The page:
A few decades ago, residential air conditioning was very rare in colder areas of the U.S., and cooling load calculations were usually unnecessary. These days, however, new U.S. homes routinely include air conditioning equipment, even in Minnesota, so most U.S. builders are faced with the need to calculate cooling loads.
In my last two blogs (“How to Perform a Heat-Loss Calculation,” Part 1 and Part 2), I discussed the principles behind heat-loss calculations used to size heating equipment. In this blog, I’ll discuss the principles behind cooling-load calculations used to size air-conditioning equipment.
Although most building codes require load calculations for heating and cooling equipment installed in new homes, the requirement is widely ignored and rarely enforced. Most HVAC contractors never perform cooling load calculations; instead, they size air conditioners by rules of thumb.
The age-old rule of thumb used by most contractors was one ton of cooling equipment for every 400 square feet of conditioned space. In a concession to recent improvements in insulation levels and window specifications, some HVAC contractors have adjusted their rule of thumb, and now size air conditions at one ton per 600 square feet.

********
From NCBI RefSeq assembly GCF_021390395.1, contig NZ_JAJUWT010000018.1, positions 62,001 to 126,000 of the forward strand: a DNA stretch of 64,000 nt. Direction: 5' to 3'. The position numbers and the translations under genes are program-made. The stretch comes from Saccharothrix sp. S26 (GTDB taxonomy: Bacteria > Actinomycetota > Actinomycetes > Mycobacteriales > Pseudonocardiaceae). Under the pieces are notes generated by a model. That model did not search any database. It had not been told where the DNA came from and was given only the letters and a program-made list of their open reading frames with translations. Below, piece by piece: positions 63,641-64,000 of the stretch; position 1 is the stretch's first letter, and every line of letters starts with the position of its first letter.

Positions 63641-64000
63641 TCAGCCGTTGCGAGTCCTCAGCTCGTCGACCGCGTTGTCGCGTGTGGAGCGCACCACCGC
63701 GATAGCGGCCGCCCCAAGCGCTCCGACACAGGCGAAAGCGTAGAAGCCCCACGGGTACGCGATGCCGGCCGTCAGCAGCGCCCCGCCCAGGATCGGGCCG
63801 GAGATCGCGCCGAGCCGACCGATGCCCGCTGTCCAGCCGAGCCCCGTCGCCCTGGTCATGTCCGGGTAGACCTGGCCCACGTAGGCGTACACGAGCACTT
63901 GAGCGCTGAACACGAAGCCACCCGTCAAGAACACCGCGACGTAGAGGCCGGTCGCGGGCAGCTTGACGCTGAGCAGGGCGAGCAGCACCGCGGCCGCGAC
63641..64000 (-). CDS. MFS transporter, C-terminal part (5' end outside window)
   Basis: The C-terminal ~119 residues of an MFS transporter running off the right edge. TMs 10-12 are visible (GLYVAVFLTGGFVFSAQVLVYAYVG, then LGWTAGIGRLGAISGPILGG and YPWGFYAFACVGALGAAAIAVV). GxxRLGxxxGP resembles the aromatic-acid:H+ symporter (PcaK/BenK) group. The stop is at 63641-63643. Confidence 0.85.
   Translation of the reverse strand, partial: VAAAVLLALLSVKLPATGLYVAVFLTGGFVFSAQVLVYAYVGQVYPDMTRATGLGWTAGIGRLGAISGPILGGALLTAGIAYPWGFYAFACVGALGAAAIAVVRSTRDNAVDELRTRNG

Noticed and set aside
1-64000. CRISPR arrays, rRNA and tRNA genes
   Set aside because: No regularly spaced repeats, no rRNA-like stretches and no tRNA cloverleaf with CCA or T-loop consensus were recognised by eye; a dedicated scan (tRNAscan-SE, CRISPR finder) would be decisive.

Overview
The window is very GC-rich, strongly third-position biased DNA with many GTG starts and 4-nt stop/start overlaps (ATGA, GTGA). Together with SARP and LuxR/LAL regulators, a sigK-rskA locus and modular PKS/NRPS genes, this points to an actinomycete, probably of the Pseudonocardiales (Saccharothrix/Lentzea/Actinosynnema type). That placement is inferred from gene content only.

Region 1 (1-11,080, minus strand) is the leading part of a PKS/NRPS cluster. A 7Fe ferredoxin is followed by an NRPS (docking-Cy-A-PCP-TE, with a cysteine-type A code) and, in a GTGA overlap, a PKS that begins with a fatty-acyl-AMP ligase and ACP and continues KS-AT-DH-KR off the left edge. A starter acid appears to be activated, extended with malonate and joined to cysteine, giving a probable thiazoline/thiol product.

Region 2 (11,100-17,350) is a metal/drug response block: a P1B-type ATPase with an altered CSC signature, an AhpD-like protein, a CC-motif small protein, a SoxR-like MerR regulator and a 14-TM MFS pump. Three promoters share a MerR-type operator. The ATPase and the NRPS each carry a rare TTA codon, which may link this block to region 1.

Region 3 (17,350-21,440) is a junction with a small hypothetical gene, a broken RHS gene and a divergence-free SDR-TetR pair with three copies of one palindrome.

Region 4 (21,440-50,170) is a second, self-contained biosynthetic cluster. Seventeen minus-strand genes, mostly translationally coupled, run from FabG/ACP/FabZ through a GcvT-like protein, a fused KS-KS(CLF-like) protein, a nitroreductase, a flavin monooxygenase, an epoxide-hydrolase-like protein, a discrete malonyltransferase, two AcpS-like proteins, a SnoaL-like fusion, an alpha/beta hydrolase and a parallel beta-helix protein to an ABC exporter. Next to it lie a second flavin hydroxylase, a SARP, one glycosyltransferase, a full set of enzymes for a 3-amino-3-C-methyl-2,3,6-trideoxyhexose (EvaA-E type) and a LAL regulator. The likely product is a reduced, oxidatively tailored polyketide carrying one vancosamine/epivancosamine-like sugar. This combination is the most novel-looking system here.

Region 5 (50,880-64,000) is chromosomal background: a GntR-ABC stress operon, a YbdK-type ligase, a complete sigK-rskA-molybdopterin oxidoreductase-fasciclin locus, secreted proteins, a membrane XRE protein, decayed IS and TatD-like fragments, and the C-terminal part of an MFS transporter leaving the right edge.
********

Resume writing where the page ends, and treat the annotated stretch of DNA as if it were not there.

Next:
Because these rules of thumb almost always result in gross oversizing of cooling equipment, most energy experts have been battling rule-of-thumb sizing for years. However, rules of thumb have their place. Using a rule of thumb is not really the problem; the problem is that HVAC contractors are using a bad rule of thumb.
At least two well-known energy consultants, Michael Blasnik and Allison Bailes, have proposed a new rule of thumb for sizing air conditioners in homes with insulation that meets minimum code requirements: namely, one ton of cooling per 1,000 square feet. According to Blasnik, “Sizing an air conditioner using tons per square foot actually works…
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